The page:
Four cheesy ’50s horror films on video
The most successful maverick independent studio in Hollywood back in the ’50s and ’60s, American International Pictures ground out hundreds of films on impossibly low budgets, using an exploitation formula — sex, horror, and rock & roll — that the major studios looked down their noses at but eventually appropriated whole. In fact, when you get down to it, Terminator 2 and Total Recall are simply AIP flicks on steroids.
This new batch of vintage AIP titles on videocassette, in sensationally sharp prints, should be catnip for anybody who has ever fallen asleep watching late-night horror movies on television. All four movies — Earth vs. the Spider, I Was a Teenage Frankenstein, How To Make a Monster, and Blood of Dracula — are filled with tacky rock & roll (usually sung by John Ashley, the studio’s in-house faux Elvis), familiar character actors chewing the scenery (Malcolm Atterbury, Morris Ankrum), unconvincing monsters (the rear-projected tarantula in Earth vs. the Spider), plus hordes of misunderstood teenage characters and tons of truly wacky dialogue (from Teenage Frankenstein: ”Answer me! You have a civil tongue in your head! I know — I sewed it in there!” Screenwriting doesn’t get any more inspired than that).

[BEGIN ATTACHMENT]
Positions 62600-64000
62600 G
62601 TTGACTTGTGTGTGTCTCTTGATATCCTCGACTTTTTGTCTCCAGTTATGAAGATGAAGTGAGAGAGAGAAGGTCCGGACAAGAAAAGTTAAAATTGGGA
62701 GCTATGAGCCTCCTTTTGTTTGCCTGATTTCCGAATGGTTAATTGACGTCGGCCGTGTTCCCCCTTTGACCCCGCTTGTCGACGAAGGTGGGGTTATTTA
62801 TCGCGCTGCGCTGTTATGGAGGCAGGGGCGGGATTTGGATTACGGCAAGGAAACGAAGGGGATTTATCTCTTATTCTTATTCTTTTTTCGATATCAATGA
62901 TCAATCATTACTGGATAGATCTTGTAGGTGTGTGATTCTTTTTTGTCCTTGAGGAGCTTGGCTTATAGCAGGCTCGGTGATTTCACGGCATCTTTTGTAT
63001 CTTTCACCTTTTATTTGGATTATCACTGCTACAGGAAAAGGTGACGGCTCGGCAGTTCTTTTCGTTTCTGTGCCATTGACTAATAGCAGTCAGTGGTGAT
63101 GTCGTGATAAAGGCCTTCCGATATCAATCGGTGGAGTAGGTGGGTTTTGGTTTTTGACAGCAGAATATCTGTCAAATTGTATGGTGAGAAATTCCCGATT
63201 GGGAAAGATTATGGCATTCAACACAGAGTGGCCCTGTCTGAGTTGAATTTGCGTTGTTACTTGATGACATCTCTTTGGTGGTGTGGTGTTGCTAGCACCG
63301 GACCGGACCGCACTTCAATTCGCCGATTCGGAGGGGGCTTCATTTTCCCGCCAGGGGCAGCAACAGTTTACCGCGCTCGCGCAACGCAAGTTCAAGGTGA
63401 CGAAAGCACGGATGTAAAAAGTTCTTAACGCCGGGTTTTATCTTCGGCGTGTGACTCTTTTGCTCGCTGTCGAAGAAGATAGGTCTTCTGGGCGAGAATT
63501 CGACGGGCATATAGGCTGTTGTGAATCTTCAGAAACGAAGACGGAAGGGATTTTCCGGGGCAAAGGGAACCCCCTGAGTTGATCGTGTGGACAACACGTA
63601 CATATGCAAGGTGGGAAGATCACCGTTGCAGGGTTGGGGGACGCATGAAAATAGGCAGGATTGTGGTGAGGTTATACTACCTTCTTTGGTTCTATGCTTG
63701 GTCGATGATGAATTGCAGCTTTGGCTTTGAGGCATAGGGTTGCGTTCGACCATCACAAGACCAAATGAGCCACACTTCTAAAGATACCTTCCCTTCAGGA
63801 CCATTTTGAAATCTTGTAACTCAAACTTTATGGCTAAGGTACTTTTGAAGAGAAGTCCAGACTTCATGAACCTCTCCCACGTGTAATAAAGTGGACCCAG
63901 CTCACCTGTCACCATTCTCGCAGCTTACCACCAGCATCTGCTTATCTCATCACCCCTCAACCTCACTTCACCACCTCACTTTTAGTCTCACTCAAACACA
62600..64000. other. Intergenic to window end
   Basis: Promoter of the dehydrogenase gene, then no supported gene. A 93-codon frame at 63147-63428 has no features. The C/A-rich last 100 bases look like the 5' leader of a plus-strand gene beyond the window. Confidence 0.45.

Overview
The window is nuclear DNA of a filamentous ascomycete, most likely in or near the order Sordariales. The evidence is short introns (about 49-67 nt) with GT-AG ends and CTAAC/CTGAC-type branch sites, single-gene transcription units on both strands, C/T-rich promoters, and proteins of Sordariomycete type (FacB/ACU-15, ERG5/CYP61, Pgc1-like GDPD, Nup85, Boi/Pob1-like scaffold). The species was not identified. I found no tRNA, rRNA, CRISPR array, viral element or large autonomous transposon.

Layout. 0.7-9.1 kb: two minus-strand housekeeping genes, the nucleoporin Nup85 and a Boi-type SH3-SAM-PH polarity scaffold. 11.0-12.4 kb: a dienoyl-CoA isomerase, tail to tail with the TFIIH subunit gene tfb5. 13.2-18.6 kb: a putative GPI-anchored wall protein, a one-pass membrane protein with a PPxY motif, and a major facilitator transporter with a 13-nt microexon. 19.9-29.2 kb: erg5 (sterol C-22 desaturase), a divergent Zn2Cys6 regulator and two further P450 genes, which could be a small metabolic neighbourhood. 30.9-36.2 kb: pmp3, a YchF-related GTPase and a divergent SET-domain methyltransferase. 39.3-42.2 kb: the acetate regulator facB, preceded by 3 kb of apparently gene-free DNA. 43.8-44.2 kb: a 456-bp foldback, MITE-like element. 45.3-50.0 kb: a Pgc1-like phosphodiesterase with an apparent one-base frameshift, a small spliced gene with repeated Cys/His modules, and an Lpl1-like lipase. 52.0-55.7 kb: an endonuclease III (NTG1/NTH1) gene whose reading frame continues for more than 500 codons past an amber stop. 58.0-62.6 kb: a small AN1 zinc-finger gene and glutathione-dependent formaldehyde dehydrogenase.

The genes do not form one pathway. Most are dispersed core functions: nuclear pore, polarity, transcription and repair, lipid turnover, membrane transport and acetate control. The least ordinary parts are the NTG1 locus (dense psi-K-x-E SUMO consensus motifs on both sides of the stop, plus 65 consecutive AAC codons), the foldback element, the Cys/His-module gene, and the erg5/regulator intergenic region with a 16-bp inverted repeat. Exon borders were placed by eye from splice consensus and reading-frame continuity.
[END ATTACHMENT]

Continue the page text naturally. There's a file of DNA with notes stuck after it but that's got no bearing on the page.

Of course, none of these films is a true genre classic (translation: Roger Corman didn’t direct any of them), but as period pieces from a far more innocent period, they’re uniformly entertaining junk — especially How to Make a Monster, which has the added historical virtue of taking place on the actual, now demolished AIP lot.
All four: B